“So for every mood when I work, or when I am thinking, there are particular kinds of music, I almost use music as a priming cue for myself not just in terms of mood but beyond that — into a mode of thinking.”
Priyamvada is being noticed for her key contributions to two of the most challenging problems in cosmology — mapping the distribution of dark matter and tracing the growth history of black holes. Dark matter and dark energy dominate the universe, but we know very little about it, beyond seeing its effects and influences. It has a lot to do with going beyond what we can deal with directly. Just like in music.
“Music has the ability to transport one, to transcend your day to day life and to feel and live in a way that is beyond the mundane. I feel music of every kind is very sublime,” she declares.
And so is work, when one is deeply connected to it. “I have the same sensation when I do the work that I do. Part of the motivation for the things that I do… like working with these large numbers in the cosmos, is that I like to be transported away from the earth. I don’t like the world the way it is — inequitable, unjust, messy. One of the attractions is that my work offers an escape from this sort of messy, conflict-ridden world, to this sublime place, with the numbers that I deal with. To me music does something very, very similar. It transports me to different realms and definitely affects my state of mind.”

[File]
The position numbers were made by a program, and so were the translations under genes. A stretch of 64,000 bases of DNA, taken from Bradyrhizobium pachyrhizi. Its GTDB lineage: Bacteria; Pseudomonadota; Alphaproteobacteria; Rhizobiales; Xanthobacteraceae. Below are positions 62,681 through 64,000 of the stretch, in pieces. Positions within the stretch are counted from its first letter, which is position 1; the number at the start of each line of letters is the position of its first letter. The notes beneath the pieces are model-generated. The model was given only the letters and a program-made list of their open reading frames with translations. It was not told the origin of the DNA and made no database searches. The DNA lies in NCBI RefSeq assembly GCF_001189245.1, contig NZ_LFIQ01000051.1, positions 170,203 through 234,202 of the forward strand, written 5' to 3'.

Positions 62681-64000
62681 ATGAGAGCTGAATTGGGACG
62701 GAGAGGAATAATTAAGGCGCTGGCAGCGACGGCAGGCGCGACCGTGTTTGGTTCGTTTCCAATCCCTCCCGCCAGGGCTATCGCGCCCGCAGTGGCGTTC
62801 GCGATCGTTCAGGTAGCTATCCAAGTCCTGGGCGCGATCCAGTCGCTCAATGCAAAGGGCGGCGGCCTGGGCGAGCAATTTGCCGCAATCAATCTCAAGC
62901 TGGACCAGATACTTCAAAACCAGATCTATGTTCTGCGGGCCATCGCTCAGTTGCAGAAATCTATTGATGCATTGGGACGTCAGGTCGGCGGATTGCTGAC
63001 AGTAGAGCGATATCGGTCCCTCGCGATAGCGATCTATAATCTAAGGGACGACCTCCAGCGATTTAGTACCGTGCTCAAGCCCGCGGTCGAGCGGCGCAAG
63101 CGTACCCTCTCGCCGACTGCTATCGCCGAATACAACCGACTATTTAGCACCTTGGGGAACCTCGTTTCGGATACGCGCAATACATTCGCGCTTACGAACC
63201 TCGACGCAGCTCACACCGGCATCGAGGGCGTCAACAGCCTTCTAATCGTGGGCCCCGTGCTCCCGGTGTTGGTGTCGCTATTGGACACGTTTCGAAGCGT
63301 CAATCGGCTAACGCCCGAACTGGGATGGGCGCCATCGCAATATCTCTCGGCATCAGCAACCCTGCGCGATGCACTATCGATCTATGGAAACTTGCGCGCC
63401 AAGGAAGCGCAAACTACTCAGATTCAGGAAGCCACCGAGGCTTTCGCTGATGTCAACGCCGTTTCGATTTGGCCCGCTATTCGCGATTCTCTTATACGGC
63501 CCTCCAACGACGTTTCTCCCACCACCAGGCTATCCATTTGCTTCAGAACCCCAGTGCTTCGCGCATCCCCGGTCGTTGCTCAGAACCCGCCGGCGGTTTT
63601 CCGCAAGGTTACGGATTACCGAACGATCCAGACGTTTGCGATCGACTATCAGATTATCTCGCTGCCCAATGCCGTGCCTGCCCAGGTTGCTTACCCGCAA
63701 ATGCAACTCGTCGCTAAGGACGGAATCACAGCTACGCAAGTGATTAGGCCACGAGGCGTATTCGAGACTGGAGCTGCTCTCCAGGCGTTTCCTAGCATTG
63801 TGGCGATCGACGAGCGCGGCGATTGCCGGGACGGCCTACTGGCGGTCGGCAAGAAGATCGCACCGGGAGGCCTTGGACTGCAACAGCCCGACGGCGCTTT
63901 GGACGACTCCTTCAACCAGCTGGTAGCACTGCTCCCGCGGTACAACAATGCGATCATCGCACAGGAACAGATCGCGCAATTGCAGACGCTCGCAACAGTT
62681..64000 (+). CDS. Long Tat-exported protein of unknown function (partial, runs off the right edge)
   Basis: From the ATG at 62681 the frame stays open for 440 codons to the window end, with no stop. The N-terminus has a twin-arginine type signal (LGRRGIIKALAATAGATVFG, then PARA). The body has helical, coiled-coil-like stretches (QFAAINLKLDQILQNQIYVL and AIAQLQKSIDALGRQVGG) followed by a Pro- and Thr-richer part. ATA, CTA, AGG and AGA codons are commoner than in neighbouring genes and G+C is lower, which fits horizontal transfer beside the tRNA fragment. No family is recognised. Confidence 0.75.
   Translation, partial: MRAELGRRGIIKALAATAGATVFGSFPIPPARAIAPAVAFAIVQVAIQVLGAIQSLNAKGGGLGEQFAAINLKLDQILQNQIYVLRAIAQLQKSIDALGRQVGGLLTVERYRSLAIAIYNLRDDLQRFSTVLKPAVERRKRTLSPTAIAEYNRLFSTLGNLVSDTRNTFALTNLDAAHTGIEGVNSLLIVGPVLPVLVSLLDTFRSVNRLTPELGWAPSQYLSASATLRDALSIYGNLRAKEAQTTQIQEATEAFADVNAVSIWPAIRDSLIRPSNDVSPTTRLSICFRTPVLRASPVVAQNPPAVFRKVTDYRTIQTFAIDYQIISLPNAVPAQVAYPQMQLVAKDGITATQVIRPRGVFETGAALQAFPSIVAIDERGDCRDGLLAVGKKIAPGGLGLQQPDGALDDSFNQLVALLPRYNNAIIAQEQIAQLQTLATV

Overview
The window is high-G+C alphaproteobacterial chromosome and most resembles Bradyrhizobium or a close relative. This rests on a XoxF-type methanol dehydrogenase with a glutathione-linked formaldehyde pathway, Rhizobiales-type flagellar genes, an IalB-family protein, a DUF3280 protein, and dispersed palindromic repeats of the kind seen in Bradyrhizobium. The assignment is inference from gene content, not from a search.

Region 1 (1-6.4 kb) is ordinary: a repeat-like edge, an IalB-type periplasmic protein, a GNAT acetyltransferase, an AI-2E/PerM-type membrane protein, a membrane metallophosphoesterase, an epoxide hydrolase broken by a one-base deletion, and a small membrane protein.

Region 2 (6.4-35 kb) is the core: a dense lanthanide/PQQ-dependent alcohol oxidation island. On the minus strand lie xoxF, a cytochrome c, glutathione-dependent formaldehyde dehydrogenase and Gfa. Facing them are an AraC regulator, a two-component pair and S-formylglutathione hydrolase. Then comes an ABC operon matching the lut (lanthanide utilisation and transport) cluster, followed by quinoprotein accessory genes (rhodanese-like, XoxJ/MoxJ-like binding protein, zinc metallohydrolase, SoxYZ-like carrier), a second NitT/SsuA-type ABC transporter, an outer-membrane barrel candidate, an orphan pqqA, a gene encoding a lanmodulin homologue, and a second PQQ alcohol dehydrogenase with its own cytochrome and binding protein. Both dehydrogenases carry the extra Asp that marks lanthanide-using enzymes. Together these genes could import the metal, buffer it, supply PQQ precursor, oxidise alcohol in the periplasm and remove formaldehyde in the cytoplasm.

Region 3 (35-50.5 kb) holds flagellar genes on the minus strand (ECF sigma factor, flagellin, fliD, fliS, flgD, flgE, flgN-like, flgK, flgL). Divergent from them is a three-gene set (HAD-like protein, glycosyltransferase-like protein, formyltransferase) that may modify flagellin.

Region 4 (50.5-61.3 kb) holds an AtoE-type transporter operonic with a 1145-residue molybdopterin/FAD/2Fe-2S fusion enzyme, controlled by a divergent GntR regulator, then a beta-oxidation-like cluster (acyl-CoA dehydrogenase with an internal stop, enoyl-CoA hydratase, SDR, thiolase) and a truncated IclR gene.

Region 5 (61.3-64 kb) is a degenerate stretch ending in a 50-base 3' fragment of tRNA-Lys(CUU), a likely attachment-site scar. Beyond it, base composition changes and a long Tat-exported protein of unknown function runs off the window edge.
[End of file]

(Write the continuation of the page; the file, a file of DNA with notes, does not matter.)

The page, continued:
She decided very early not to get confined by traditions, which abound even in science, and instead went on to be among the few women to “map the detailed distribution of dark matter in the universe, exploiting the bending of light en-route to us from distant galaxies”.
Musically she has tried to imbibe and learn from every form she has come into contact with. When she moved from MIT to Cambridge, UK for her PhD, she again went into a very traditional culture.
“That was when I got started in opera. Earlier, I had gone to Europe as an undergraduate and I went to all the opera houses, I went to La Scala and listened to Pavarotti. I went to every opera house in every city I went to as I had a Euro rail pass.”
After coming back to America, she got into jazz in a big way, because there were a “lot of things happening in jazz.” One of the fresh new voices in jazz, pianist Vijay Iyer, whose music she enjoys, is both a friend and fellow physicist.